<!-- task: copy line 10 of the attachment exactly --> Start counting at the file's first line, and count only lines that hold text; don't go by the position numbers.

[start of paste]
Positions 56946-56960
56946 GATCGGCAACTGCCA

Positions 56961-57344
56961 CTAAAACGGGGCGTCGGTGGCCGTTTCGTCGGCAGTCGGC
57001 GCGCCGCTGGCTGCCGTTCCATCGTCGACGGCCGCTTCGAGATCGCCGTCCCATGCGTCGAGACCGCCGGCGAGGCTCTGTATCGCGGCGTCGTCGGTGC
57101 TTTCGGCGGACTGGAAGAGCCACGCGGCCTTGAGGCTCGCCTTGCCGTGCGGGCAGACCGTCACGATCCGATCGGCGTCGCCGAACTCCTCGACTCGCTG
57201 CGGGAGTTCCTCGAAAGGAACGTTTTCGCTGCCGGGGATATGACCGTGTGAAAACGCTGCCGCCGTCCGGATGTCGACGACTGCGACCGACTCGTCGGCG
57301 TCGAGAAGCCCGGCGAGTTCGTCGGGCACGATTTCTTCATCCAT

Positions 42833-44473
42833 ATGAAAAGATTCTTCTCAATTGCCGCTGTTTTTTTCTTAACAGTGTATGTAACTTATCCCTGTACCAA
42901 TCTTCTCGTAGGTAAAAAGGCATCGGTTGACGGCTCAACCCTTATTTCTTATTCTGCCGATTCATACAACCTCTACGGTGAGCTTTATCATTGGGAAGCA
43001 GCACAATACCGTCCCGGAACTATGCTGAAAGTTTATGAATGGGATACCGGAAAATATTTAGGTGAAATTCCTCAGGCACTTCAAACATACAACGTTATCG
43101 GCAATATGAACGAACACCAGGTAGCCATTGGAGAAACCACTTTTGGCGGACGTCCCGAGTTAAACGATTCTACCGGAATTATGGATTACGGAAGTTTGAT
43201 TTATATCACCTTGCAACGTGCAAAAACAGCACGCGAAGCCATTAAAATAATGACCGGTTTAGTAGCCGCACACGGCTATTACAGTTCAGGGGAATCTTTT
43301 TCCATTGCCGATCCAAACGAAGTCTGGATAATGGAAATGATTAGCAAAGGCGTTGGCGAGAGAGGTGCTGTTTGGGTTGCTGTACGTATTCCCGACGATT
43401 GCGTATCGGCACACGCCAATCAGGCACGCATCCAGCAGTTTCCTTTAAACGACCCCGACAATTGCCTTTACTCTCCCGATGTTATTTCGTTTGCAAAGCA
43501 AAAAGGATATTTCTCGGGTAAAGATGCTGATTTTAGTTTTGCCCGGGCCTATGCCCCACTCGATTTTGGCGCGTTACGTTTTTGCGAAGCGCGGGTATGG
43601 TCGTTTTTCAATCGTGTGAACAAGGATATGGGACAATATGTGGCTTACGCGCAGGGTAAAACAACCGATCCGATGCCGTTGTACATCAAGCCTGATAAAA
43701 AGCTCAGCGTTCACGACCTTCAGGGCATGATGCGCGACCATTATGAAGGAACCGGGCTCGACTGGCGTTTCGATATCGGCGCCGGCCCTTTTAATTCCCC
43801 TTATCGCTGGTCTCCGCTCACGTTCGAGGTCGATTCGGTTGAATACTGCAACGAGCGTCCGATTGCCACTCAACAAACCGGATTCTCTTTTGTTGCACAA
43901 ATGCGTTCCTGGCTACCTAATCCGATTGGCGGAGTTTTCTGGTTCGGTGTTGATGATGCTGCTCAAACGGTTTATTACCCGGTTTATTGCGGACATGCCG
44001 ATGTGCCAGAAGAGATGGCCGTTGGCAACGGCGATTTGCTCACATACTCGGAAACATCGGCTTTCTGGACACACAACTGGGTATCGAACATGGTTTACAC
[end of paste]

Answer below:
42833 ATGAAAAGATTCTTCTCAATTGCCGCTGTTTTTTTCTTAACAGTGTATGTAACTTATCCCTGTACCAA